You bring your horse in from a relaxing day in the field and whilst brushing him over you find a tick buried in his coat…
Jessica May, lead vet at the video vet service FirstVet, provides her advice on what you should do and how you can keep your horse tick free this summer.
What problems can ticks cause for my horse?
“When a tick latches onto your horse, the skin where the tick has attached itself can become irritated or infected,” explains Jessica. “This occurs in around 80% of cases. In extreme cases, a large number of ticks can even cause anaemia in horses, or compromise the immune system, but this is very rare.
“However, ticks can transmit a variety of potentially dangerous diseases, including: Lyme Disease, Babesiosis, Anaplasmosis, Bartonellosis, Q-fever and Louping ill virus. If a tick is carrying one of these diseases, then it can be transmitted to your horse from the tick’s saliva as it feeds.”
How can I prevent ticks from attaching to my horse?
“Tick prevention requires diligence,” adds Jessica. “Check your horse twice daily for ticks and, if found, remove them promptly. Application of tick-specific repellents is also recommended. These should be applied to your horse’s mane, tail, head, chest, and along underneath the abdomen, before riding or turning your horse out in the paddock.
“Once your horse returns to the stable, ensure that you check him thoroughly. Ticks are easier to feel than to see, so run your hands gently through their mane, tail, and across their body, feeling for small bumps along the way, being careful not to damage or dislodge a tick by accident.”
What should I do if I find ticks attached to my horse?
“Always be careful when removing ticks. Do not apply chemicals or vaseline to the tick, or attempt to freeze or burn it off. This may stimulate it to regurgitate it’s saliva and stomach contents, increasing the chances of it passing on any diseases that it is carrying.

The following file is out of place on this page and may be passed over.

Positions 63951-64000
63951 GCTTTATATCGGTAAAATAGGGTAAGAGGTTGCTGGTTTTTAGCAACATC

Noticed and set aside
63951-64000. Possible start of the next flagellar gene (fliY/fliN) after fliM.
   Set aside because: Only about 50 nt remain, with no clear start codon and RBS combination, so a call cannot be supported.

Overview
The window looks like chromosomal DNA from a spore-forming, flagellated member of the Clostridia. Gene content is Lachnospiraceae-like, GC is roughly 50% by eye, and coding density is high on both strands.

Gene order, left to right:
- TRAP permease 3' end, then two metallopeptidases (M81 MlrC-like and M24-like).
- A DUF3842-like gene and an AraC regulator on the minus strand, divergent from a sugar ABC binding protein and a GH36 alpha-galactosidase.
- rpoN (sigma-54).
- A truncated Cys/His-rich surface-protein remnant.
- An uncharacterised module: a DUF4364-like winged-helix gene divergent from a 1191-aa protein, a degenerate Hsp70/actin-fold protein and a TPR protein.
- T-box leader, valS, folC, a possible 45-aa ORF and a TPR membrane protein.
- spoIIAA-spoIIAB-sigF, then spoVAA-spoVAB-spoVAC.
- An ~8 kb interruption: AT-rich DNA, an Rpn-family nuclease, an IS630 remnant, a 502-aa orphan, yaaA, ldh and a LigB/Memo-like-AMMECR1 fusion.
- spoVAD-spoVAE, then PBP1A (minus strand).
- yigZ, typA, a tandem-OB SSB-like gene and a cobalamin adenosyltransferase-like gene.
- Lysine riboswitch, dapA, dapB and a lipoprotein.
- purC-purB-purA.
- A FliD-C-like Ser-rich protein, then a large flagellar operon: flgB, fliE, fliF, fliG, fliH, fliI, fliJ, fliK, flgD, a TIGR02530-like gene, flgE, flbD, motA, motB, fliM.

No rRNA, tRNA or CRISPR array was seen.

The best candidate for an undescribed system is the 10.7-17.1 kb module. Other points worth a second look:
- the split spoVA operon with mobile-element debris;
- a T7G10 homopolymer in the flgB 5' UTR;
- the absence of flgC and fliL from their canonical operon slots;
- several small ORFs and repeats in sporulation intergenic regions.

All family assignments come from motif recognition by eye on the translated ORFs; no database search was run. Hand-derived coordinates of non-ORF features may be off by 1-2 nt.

“The best option is to wear latex gloves and use tick fork. A tick attaches itself by screwing barbed mouthparts into the skin. Therefore, it is very important that the tick is removed using an un-screwing technique. Fine point tweezers can also be used, but make sure you grasp the tick’s head, and not its body, as doing so may cause it to regurgitate.
“Once a tick is removed, the affected area should be cleaned with an antiseptic solution or salt water. Detached ticks should be killed by placing them in a jar of alcohol. Alternatively, they can be sent in a crush-proof container to Public Health England to help identify diseases carried by ticks that can be passed on to animals or humans.”
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What is Lyme disease and what are the main signs?
“Lyme Disease is a tick-borne infection which can affect many body systems. Most horses infected with Lyme Disease do not show obvious clinical signs, but there are some things that you can look out for:
- Sore joints
- Low-grade fever
- Hypersensitivity and muscle tenderness
- Neurological dysfunction
- Inflammation of the eyes
“If you notice any of these symptoms, contact your vet as soon as possible. Treatment for Lyme Disease is usually an intensive and prolonged course of antibiotics. However, effective prevention is the best way to ensure a tick-free summer and a happy, healthy horse.”
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